November (Helen Maria Hunt Jackson)

Dolce far niente


November’s Last Light door Allison Eklund, 2017



This is the treacherous month when autumn days
With summer’s voice come bearing summer’s gifts.
Beguiled, the pale down-trodden aster lifts
Her head and blooms again. The soft, warm haze
Makes moist once more the sere and dusty ways,
And, creeping through where dead leaves lie in drifts,
The violet returns. Snow noiseless sifts
Ere night, an icy shroud, which morning’s rays
Will idly shine upon and slowly melt,
Too late to bid the violet live again.
The treachery, at last, too late, is plain;
Bare are the places where the sweet flowers dwelt.
What joy sufficient hath November felt?
What profit from the violet’s day of pain?


Helen Maria Hunt Jackson (18 oktober 1830 – 12 augustus 1885)
Een collegegebouw in Amherst, de geboorteplaats van Helen Maria Hunt Jackson


Zie voor de schrijvers van de 18e november ook mijn twee vorige blogs van vandaag.


A Calendar Of Sonnets: July (Helen Maria Hunt Jackson)

Dolce far niente


Japanse brug met waterlelies door Claude Monet, 1890


A Calendar Of Sonnets: July

Some flowers are withered and some joys have died;
The garden reeks with an East Indian scent
From beds where gillyflowers stand weak and spent;
The white heat pales the skies from side to side;
But in still lakes and rivers, cool, content,
Like starry blooms on a new firmament,
White lilies float and regally abide.
In vain the cruel skies their hot rays shed;

The lily does not feel their brazen glare.
In vain the pallid clouds refuse to share
Their dews, the lily feels no thirst, no dread.
Unharmed she lifts her queenly face and head;
She drinks of living waters and keeps fair.


Helen Maria Hunt Jackson (18 oktober 1830 – 12 augustus 1885)
Amherst, de geboorteplaats van Helen Maria Hunt Jackson


Zie voor de schrijvers van de 12e juli ook mijn vorige blog van vandaag.

Helen Maria Hunt Jackson

De Amerikaanse dichteres, schrijfster en activiste Helen Maria Hunt Jackson werd geboren als Helen Fiske in Amherst op 18 oktober 1830. Jackson beschreef de kwalijke gevolgen van het beleid ten opzichte van de indianen in “A Century of Dishonor” (1881). In haar roman “Ramona” (1884) schetste Jackson het zware leven van een meisje van gemengde Schots-indiaanse origine in Zuid-Californië in de periode na de Mexicaans-Amerikaanse Oorlog. Hoewel de roman erin slaagde om voldoende aandacht te vestigen op de indiaanse zaak, werd “Ramona” vooral immens populair door de sterk geromantiseerde beschrijvingen van Zuid-Californië en niet door z’n politieke inhoud. “Ramon: a is naar schatting 300 keer herdrukt en heeft bijgedragen aan de groei in het toerisme in de regio.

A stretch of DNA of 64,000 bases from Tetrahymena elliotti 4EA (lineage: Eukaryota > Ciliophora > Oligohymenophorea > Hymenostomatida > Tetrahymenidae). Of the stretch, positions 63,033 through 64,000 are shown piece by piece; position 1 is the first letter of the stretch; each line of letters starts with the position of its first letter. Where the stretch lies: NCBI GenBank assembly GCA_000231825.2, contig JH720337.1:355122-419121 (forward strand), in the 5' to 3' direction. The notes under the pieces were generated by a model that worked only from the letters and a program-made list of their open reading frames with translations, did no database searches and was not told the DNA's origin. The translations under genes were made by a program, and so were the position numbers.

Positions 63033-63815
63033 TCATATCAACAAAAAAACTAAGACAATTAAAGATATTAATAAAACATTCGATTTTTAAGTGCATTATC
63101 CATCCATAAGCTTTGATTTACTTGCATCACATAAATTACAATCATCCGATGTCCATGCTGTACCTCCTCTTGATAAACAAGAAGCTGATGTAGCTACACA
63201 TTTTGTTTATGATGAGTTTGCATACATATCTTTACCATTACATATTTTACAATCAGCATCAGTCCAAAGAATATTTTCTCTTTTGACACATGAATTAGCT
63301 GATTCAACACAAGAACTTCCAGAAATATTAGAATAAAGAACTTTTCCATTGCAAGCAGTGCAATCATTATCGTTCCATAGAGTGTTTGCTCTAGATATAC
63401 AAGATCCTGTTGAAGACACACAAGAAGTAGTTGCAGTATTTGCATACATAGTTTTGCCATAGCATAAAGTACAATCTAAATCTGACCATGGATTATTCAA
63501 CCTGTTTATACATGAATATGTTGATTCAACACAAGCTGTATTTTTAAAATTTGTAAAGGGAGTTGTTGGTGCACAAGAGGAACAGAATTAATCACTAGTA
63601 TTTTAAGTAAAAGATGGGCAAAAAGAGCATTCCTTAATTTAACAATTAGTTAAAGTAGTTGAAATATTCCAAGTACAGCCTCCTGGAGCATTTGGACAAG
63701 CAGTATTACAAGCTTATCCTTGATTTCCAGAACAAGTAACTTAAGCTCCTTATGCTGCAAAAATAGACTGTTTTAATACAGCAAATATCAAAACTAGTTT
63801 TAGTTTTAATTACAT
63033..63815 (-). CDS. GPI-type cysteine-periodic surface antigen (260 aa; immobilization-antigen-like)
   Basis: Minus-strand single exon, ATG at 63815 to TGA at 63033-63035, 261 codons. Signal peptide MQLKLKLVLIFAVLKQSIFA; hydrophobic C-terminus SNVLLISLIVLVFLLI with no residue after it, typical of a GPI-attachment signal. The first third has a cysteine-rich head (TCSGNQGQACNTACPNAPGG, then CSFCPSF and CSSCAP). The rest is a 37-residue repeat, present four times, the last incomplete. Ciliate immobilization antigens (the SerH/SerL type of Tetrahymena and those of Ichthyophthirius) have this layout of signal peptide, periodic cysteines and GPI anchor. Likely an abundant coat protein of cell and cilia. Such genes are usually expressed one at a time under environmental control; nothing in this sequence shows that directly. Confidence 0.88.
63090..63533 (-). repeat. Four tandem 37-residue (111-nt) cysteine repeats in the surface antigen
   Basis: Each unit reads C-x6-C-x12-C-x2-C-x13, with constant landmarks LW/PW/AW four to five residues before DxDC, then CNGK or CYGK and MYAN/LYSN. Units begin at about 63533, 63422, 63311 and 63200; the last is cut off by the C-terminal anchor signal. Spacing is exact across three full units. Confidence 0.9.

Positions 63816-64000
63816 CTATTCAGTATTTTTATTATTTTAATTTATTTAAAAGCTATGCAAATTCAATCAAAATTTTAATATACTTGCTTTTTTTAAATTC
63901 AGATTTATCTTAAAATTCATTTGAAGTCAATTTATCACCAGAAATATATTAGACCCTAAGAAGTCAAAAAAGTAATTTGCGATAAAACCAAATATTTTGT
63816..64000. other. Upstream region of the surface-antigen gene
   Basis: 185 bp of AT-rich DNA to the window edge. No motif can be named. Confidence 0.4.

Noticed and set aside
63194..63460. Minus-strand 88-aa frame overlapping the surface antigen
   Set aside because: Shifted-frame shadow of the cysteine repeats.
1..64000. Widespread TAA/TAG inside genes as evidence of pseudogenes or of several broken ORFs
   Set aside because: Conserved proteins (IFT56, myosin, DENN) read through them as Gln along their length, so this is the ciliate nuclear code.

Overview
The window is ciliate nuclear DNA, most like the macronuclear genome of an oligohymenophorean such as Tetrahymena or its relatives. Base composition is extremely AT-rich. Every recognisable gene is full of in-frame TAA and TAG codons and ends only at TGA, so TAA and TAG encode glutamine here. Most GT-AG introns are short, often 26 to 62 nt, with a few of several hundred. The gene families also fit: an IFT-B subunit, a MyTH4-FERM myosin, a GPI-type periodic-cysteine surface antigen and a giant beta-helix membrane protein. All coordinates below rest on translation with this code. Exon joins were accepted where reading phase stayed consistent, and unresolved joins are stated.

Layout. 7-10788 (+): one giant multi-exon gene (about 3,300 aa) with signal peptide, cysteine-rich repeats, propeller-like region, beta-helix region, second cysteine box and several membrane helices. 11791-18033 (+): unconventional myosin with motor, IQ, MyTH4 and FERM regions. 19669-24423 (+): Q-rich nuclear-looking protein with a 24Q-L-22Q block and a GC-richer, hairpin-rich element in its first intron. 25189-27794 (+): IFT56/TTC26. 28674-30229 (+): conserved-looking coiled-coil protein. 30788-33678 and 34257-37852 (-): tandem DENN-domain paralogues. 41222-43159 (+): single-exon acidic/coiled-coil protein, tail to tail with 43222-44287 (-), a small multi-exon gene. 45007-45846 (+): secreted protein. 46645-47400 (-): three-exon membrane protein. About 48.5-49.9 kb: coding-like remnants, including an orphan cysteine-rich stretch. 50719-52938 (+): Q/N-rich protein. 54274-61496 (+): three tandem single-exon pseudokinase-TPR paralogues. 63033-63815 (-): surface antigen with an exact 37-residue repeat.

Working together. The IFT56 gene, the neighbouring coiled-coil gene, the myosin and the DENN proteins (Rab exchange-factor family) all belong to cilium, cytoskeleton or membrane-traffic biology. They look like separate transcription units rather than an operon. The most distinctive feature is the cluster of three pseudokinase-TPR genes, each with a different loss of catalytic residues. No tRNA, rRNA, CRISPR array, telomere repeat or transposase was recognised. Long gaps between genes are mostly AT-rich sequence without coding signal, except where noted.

Uit: Ramona

“It was sheep-shearing time in Southern California, but sheep-shearing was late at the Senora Moreno’s. The Fates had seemed to combine to put it off. In the first place, Felipe Moreno had been ill. He was the Senora’s eldest son, and since his father’s death had been at the head of his mother’s house. Without him, nothing could be done on the ranch, the Senora thought. It had been always, “Ask Senor Felipe,” “Go to Senor Felipe,” “Senor Felipe will attend to it,” ever since Felipe had had the dawning of a beard on his handsome face.
In truth, it was not Felipe, but the Senora, who really decided all questions from greatest to least, and managed everything on the place, from the sheep-pastures to the artichoke-patch; but nobody except the Senora herself knew this. An exceedingly clever woman for her day and generation was Senora Gonzaga Moreno,—as for that matter, exceedingly clever for any day and generation; but exceptionally clever for the day and generation to which she belonged. Her life, the mere surface of it, if it had been written, would have made a romance, to grow hot and cold over: sixty years of the best of old Spain, and the wildest of New Spain, Bay of Biscay, Gulf of Mexico, Pacific Ocean,—the waves of them all had tossed destinies for the Senora. The Holy Catholic Church had had its arms round her from first to last; and that was what had brought her safe through, she would have said, if she had ever said anything about herself, which she never did,—one of her many wisdoms. So quiet, so reserved, so gentle an exterior never was known to veil such an imperious and passionate nature, brimful of storm, always passing through stress; never thwarted, except at peril of those who did it; adored and hated by turns, and each at the hottest. A tremendous force, wherever she appeared, was Senora Moreno; but no stranger would suspect it, to see her gliding about, in her scanty black gown, with her rosary hanging at her side, her soft dark eyes cast down, and an expression of mingled melancholy and devotion on her face. She looked simply like a sad, spiritual-minded old lady, amiable and indolent, like her race, but sweeter and more thoughtful than their wont. Her voice heightened this mistaken impression. She was never heard to speak either loud or fast. There was at times even a curious hesitancy in her speech, which came near being a stammer, or suggested the measured care with which people speak who have been cured of stammering. It made her often appear as if she did not known her own mind; at which people sometimes took heart; when, if they had only known the truth, they would have known that the speech hesitated solely because the Senora knew her mind so exactly that she was finding it hard to make the words convey it as she desired, or in a way to best attain her ends.”

Helen Maria Hunt Jackson (18 oktober 1830 – 12 augustus 1885)